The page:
DOC LIKES TO PARTY |
January 10, 2008
DOC LIKES TO PARTY
Name: Adrian B.
Posting date: 1/10/08
Stationed in: Afghanistan
Milblog url: TheSatiristAtWar
Whenever there's a dispute between Afghans we go for our best interpreter, a guy I'll call "Doc." Doc does a good job of translating, is awesome at telling us what's going on between the lines, and is eager to work no matter the time or circumstances (this has been tested on many occasions).
So Saturday rolls around and there's a huge blow-up between two sets of Afghans. Each wants to do whatever emotional harm they can to the other, to provoke them into some physical attack which will blow all their credibility with the Coalition Forces.
We have a sit down with the two sides; myself, the CO, and -- of course -- Doc. The talk is long, the stakes are high, and after an hour of back-and-forth, due mainly to my keeping my own counsel (I am in a particularly bad mood due to being awoken after three hours of sleep) and the CO's quick-thinking mediation skills, we have a compromise in sight that looks good for everyone.
It is at this stage in the negotiations -- the final stretch, when everything is coming together -- that Doc gives in to a weird impulse, one which he obeys whenever it arises. We'll call it the "party" impulse.
Keep in mind that the meeting is still very much in progress. Everyone's still at the table, no agreement has been reached about anything (though agreement appears inevitable, perhaps within the next 5-10 minutes).
Doc stops translating for one of the sides in mid sentence, is silent for a couple seconds, then looks at me.
"Sir, what do you think about a party?"
I'm a little confused. "Uh... What?"
"I would like to have a party tonight. You and the Commander, and LT R , and LT D, must come to the party."
"When would be a good time for the party?"
The Afghans sitting at the table are not really understanding what's going on. Fortunately. I've seen this happen on two other occasions. When Doc gets the idea to throw a party, nothing stands in his way. It's almost enough to counterbalance his other great qualities as a terp -- good knowledge of English and Pashtun, honesty, dedication -- the chance that, at any given moment, no matter what the setting, he will suddenly think: "Hey, I should throw a party."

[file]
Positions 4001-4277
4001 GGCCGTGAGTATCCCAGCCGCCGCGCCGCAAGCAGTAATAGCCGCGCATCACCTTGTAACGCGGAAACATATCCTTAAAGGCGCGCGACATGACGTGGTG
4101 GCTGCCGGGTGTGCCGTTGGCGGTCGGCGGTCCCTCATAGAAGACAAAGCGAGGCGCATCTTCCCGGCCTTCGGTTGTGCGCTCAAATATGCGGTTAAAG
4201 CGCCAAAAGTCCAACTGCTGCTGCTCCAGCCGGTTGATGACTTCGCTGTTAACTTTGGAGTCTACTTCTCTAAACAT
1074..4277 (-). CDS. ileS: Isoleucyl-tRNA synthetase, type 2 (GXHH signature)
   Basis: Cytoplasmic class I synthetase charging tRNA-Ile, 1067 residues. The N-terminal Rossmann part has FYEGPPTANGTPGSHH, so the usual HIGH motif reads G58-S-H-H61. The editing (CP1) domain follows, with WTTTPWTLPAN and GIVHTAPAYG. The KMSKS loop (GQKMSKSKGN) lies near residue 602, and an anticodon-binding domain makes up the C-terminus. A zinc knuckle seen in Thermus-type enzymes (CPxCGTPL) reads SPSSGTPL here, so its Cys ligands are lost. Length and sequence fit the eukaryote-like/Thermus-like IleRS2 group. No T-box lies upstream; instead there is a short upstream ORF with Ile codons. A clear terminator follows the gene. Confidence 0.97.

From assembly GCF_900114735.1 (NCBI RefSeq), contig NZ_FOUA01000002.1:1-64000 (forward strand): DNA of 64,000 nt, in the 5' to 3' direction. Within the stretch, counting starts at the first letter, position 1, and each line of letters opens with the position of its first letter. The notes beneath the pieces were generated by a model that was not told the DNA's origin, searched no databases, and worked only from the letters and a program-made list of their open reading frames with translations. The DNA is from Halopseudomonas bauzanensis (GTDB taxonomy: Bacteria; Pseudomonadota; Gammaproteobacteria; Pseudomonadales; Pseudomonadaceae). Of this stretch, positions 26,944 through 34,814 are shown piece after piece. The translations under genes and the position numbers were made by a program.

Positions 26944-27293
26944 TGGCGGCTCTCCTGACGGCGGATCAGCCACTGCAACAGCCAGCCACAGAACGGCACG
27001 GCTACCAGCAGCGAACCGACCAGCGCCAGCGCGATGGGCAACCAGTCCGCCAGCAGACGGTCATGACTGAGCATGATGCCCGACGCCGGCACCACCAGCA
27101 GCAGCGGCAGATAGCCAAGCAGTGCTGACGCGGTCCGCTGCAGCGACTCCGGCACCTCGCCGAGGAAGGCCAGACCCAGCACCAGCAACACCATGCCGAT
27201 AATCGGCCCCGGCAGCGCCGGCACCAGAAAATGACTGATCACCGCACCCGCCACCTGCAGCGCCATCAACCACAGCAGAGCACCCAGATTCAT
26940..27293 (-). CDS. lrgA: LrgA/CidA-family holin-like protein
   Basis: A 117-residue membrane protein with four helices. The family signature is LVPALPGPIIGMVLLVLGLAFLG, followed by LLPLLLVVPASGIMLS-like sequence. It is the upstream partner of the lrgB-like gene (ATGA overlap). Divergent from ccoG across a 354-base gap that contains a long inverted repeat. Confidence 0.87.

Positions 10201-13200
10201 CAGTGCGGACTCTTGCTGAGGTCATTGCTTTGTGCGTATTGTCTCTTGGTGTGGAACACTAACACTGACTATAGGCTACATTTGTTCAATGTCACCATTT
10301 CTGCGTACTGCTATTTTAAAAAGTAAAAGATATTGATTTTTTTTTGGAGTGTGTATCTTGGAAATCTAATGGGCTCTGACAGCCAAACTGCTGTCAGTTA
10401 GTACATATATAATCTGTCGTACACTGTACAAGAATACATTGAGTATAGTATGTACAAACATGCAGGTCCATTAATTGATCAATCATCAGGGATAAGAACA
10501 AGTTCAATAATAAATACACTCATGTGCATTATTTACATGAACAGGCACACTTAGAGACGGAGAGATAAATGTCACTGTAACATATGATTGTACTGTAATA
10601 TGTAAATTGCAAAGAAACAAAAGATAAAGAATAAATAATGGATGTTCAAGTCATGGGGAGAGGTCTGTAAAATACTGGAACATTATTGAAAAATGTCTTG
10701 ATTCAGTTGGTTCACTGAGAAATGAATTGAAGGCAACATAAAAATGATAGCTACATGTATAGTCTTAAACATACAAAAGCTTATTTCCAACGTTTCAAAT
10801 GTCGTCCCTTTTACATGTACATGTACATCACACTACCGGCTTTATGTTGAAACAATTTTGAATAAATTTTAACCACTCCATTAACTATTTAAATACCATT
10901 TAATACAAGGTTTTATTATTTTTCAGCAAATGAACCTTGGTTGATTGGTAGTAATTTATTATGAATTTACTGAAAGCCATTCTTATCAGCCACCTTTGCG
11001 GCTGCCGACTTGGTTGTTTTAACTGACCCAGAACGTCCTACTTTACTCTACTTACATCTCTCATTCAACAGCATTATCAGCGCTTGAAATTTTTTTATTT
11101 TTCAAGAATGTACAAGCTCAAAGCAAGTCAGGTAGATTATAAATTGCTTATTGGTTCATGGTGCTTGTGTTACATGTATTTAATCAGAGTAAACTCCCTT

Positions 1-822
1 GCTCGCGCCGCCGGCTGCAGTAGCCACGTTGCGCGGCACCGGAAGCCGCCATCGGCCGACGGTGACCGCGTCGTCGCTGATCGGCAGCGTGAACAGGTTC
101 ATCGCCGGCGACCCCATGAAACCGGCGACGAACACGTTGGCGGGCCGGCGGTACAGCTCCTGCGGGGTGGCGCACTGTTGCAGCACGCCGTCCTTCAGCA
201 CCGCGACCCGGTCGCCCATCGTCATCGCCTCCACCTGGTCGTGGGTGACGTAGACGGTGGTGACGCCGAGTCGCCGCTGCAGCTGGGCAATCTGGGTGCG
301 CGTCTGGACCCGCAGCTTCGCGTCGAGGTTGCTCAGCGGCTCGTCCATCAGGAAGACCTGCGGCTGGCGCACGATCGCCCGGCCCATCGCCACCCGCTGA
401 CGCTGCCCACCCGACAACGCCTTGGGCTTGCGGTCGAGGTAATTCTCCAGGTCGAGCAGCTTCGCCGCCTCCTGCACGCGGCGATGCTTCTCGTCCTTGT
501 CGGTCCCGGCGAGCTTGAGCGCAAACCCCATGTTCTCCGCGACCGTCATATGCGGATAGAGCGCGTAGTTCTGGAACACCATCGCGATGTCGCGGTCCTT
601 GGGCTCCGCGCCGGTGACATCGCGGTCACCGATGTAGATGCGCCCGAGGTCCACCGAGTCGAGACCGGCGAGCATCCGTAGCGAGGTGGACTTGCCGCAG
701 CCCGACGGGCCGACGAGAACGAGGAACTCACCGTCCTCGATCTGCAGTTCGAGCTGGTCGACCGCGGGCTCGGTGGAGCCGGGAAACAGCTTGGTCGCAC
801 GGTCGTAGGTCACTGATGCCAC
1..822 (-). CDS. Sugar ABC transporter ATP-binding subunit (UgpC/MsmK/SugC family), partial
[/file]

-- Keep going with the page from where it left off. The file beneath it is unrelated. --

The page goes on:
One time it happened in the middle of a synch meeting between us and the ANA, and he wouldn't shut up about parties until we'd promised to attend and hashed out the particulars. So it was on this day. It didn't matter that we were in the middle of negotiating an important settlement between two factions that would otherwise be shooting at each other. What we thought of parties was similarly not taken into consideration. The only thing that mattered to Doc at that moment was that we make a solid plan to have a party, that night, and that we commit to attending the party at a specific time.
That agreement reached, we got back to resolving a dispute that, untended, would certainly have boiled over into violence, and ten minutes later everyone was shaking hands.
Doc knows how to negotiate. He holds the two disputants over the fire until they both promise to respect one another (using, I imagine, the same techniques of social hostage-taking he had employed with myself and the CO moments before). Before everyone went their separate ways, though, Doc had one more thing he wanted to say.
"Sir, if you could invite CPT L to the party, it would be better."
"Sure, Doc, I'll do that, no problem."
"It will be the best party!"
"We'll be there."
Out of this insanely inappropriate talk of parties I suddenly had a flash of insight. Before leaving, I invited the disputing factions to the party. It ended up being a good move.
Afghans love a good party, like anyone, even if there's no booze or women there (my understanding of a "party" is understandably different from theirs -- I've made my peace with that). And nobody knows parties like Doc.